Kanye to keep church in Kingston tomorrow

October 17, 2019
Pastor of the Dancehall, Stephen Blake.
Pastor of the Dancehall, Stephen Blake.
Kanye West
Kanye West
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On Friday, US rapper Kanye West brings his much-talked-about religious event Sunday Service to Emancipation Park in Jamaica, complete with his 120-voice choir and 15-member band.

But amid the high anticipation, some members of the clergy are advising "an abundance of caution," and calling for prayer warriors to swing into action.

Pastor Stephen Blake, of Acts of the Holy Spirit Ministries International, told THE STAR: "I don't know him (Kanye) as a Christian and someone who is being led by the Holy Spirit. We have to examine the motive here."

Blake, recently baptised as 'Pastor of the Dancehall' by selector Boom Boom , is planning to take a team to pray over the grounds of the venue and also for the multitudes who he expects to turn out for the event. That is scheduled for 6 p.m., with Sunday Service scheduled to start at 7 p.m.

"From a spiritual perspective, I am not 100 per cent comfortable. Therefore, I am calling for the church to pray against this, just in case there is anything negative associated with this service that Kanye is coming to Jamaica to keep. All churches are being invited to send their prayer warriors to meet me and my team," he said.

The clergyman said that many vulnerable youths will be in attendance and they need to hear the right message.

"Kanye knows that people are gullible and he is now using religion to captivate them. Some say that he is the Antichrist, but nothing like that. He is just a regular man seeking to stay in the limelight. Him go mad one day, then him say Trump the next day, and then him come with religion. If his motive is to get attention and stay relevant, then that is wrong," he said.

Religious high

Father Sean Major-Campbell, rector of Christ Church, Vineyard Town, pointed out that West's actions aren't unique.

"There is nothing new about individuals from showbiz getting on a religious high after the euphoria of conversion. It is quite understandable that an encounter, or newfound relationship with God may inspire much zeal with a quest to share. An abundance of caution is, however, advisable where requisite knowledge and pastoral sensitivity are lacking. Zeal without knowledge can be a dangerous thing," he said. "I am not sure that this would have any particular implications for Christendom outside of providing a passing entertainment option."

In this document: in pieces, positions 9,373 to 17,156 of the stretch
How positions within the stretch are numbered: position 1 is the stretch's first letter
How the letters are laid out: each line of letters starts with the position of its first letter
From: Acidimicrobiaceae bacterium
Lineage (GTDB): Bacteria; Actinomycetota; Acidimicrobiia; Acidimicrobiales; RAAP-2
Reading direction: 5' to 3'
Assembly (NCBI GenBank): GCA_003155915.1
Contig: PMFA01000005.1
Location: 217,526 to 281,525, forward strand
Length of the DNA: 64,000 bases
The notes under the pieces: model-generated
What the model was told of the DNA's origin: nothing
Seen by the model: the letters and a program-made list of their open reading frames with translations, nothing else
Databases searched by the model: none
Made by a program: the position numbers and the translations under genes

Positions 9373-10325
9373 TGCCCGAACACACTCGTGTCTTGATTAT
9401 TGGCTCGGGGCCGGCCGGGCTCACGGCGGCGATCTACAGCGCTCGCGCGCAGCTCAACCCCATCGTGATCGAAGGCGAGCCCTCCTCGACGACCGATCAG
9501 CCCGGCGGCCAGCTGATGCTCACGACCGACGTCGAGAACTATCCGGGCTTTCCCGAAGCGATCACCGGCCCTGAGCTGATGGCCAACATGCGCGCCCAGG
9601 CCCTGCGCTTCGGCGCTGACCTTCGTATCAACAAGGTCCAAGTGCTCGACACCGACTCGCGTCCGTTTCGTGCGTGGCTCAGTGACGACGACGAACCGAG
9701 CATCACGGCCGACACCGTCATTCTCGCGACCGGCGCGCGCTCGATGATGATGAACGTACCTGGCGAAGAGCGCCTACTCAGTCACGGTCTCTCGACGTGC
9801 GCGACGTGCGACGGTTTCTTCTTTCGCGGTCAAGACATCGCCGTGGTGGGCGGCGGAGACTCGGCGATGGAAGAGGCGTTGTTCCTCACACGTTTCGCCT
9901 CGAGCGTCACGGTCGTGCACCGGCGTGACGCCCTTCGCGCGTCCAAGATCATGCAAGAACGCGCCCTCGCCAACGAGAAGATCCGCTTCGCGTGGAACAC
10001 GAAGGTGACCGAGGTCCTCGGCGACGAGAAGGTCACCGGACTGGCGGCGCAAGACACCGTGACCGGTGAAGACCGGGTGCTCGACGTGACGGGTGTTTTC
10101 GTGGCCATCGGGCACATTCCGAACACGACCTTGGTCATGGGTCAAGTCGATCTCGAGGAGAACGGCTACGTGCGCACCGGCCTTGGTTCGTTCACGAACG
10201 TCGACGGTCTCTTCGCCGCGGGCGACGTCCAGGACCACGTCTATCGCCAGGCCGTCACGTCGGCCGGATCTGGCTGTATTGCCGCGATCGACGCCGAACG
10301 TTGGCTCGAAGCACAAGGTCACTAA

Meanwhile, veteran dancehall producer and noted atheist Cordel 'Skatta' Burrell says he believes the negative repercussions of the show will far outweigh the positives.

"On a busy day like Friday when people really need to go about their business, we're gonna move heaven and earth to facilitate this venture but that is Jamaica for you. I don't see what it will do for tourism and I am yet to see the blessings overflowing from a mass gathering of people singing and praying," he said. "But, the Government seems to be making every effort to facilitate whatever amount of security persons they will need on the ground to make traffic flow or stop traffic and hold up working class people heading home on a Friday just to facilitate this guy's thing."

Burrell said that he was not surprised that West sought to get some form of religious validation from Jamaicans.

"His Jesus agenda is solely for the benefit of generating sales for his upcoming gospel album and he's only playing chess," he said. "When Kanye do him thing and pack up and leave, we will sit and wait for the blessings that were requested and prayed for and asked for by the congregation."

And he suggested Jamaicans will be waiting in vain, "while we will feel the repercussions of slowing down an entire day".

"I for one will be avoiding Emancipation Park and I have New Kingston police on speed dial because if the the rejoicing start to disturb me, I will be ensuring the Noise Abatement Act is fully enforced," he continued.

West previously performed in Jamaica at Reggae Sumfest in 2004.

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